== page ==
With remote online businesses taking off and the “lifestyle design” craze in full swing, long-term travelling is becoming a common choice. But, long-term travel is kind of like skydiving, there’s no way to know what it’s really like until you’ve already taken the plunge.
Even though so many people are doing it, there are still some major misconceptions out there about what long-term travel is like, and who can do it.
So what can you do to be prepared before you dive in? Well, first, stop believing these five misconceptions about long-term travel.
Misconception 1. Long-Term Travel Is One Big Non-Stop Adventure
Heading off on a long-term trip is often seen as an antidote for the dullness of everyday life. And it is – just not all of the time.
Even for travellers who work hard to avoid the backpacker trail and the big tourist sites, not EVERY day on the road is an adventure. After a few months away, travelling becomes the routine, and that means that some days it can be as dull as a 9 to 5 job.
For every day of surfing in Indonesia or mountain biking in Vietnam, there is a day of trip planning, doing laundry, mending socks, and just plain recovering from the road.
Yes, long-term travel is an amazing adventure, but be warned: some days will be so uneventful, travellers start wondering why they ever left home.
Misconception 2. Long-Term Travel is Just One Horrible Discomfort After Another
“I could never do it,” they say, picturing themselves dirty, smelly, and hungry day after day.
While it’s true that adventure travel can involve a certain share of discomfort (which totally builds character, by the way), it can also include the kind of comforts you can only dream about at home.
Hot springs, massages, week-long stays on desert islands, fancy cocktails at $2 per glass, sleeping in as much as you want… these luxuries are far easier to come by on a long-term trip than they ever are at home.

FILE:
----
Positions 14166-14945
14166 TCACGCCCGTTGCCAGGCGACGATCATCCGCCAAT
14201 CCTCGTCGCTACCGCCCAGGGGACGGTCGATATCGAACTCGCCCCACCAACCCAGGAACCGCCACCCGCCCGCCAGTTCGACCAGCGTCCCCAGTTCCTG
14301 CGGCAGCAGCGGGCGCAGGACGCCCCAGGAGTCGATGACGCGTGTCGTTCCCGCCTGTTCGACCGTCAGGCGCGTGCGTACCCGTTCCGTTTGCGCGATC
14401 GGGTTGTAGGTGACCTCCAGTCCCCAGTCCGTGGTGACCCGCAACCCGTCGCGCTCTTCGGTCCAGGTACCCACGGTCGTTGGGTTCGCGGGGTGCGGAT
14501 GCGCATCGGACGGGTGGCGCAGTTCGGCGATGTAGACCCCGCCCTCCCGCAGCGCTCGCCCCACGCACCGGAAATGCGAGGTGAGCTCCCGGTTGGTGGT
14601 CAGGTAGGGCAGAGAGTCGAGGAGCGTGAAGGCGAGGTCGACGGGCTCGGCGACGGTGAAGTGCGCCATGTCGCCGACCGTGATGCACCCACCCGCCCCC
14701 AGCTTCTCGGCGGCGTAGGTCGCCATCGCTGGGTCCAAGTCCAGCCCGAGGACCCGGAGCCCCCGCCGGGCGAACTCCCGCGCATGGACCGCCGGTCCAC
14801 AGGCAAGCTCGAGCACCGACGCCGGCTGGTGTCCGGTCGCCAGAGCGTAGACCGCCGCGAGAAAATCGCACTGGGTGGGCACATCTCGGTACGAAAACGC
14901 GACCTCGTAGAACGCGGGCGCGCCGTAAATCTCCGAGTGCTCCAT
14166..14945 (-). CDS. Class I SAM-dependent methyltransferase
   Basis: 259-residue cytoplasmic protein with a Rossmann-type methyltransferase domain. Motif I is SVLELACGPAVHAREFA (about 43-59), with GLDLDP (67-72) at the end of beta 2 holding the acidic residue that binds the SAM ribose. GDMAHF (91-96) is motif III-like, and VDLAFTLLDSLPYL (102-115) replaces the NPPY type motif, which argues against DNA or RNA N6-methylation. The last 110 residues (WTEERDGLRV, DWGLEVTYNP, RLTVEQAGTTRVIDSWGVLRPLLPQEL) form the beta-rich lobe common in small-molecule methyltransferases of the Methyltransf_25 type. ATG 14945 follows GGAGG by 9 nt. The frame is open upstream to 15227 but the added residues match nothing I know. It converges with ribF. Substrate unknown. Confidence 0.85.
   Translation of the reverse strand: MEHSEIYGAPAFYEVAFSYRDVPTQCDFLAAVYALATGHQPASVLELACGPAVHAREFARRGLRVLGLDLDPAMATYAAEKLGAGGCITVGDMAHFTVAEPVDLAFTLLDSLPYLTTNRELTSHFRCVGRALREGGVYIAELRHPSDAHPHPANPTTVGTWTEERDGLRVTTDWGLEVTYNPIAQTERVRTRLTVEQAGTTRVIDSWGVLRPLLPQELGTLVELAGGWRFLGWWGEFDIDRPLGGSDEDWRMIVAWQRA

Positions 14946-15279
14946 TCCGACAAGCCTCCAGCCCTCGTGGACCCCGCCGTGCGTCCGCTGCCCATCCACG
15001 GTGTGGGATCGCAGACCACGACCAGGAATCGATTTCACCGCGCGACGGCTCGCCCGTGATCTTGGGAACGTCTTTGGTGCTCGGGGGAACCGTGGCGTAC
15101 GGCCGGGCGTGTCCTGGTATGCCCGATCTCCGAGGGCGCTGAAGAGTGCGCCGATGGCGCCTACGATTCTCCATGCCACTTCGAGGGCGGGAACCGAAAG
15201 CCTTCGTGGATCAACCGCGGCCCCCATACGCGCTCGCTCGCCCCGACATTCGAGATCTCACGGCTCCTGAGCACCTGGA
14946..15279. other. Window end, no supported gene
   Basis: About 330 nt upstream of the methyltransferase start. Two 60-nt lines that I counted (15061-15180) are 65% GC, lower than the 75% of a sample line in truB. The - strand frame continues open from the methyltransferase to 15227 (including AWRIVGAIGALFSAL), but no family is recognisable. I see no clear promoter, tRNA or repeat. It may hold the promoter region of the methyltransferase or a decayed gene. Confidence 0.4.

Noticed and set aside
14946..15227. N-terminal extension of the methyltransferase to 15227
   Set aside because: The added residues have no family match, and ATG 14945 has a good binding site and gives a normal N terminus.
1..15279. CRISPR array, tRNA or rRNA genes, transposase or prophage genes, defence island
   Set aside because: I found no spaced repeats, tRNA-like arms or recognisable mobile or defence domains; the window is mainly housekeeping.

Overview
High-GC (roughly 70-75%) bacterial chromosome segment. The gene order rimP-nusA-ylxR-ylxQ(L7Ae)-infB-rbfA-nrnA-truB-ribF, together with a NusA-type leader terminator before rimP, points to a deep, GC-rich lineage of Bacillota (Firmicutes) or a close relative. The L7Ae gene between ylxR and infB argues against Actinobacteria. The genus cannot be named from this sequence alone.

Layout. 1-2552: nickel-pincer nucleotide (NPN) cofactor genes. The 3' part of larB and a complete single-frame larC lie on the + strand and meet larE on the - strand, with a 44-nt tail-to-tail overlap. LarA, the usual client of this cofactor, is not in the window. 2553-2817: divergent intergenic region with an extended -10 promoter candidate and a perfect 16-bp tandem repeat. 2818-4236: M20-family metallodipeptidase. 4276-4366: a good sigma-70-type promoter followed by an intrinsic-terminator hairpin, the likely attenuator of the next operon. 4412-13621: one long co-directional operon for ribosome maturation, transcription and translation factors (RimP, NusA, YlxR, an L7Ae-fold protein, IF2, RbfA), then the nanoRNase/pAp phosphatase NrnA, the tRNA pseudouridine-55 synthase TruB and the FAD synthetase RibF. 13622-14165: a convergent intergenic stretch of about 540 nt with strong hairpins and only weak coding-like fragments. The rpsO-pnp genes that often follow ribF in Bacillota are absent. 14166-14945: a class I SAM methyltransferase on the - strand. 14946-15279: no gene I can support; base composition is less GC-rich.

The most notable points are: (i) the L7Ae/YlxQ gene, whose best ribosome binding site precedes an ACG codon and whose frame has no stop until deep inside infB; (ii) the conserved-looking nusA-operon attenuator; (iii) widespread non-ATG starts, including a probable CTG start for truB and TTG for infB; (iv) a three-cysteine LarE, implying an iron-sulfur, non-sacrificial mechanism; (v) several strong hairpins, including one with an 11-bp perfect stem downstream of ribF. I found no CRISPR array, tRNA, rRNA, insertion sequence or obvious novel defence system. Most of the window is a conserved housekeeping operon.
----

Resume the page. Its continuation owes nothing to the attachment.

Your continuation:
Misconception 3. Long-Term Travel Is A Career Killer
The idea of hitting the road right after college or quitting a lucrative job to live a life of adventure is often seen as career suicide. After all, hopping off the career ladder is not a great way to climb higher, is it? Plus, potential employers will never want to hire some slacker who took two years off to travel the globe, will they?
In reality, long-term travel can be the perfect hook to get employers interested. Instead of lulling interviewers to sleep with the challenges they faced in their job as a mailroom clerk, long-term travellers get to talk about how they handled that time in Myanmar when they came face-to-face with a Burmese Python.
Not only that, but extended travel builds all kinds of marketable skills: goal setting, project management, time management, setting and maintaining budgets, and conflict resolution to name a few.
Long-term travellers also become star communicators and creative problem solvers.
Then again, that career ladder you’re so worried about right now might just seem ridiculous after a couple of years on the road.
Misconception 4. Long-Term Travel Is Only For The Young
The “trip of a lifetime” isn’t something you can only take in your 20s. Yes, we met a whole lot of bright young things during the course of our worldwide cycling trip and we sometimes felt positively old because we are in (gasp!) our 40s.
But we also met a lot of over-the-hill folks like us, many of whom were well into their retirement years. Not only had they figured out how to make long-term travel work for them, but they were having the time of their lives.
Long-term travel doesn’t start or end with any age group, skin colour, or gender. Passion, commitment, and a little creativity is all you need to get started.
Misconception 5. Long-Term Travel is Scary
If there’s one phrase we’ve heard on repeat ever since we decided to cycle the world, it is this:
“You’re so brave.”
In one way, this is true. It takes a certain kind of bravery to say “no” to the status quo, leave all your earthly belongings behind, and put yourself out into the world.
But that’s not what most people are thinking when they say long-term travellers are brave. Wherever you go, people see the outside world as an intimidating, frightening place full of people who want to rob you, cheat you, or murder you in your bed for absolutely no reason.
Long-term travellers know that the world, far from being scary, is an awe-inspiring place, full of people who want to speak to you, feed you, and invite you into their homes for absolutely no reason.
So what are you waiting for? Get out there and get travelling.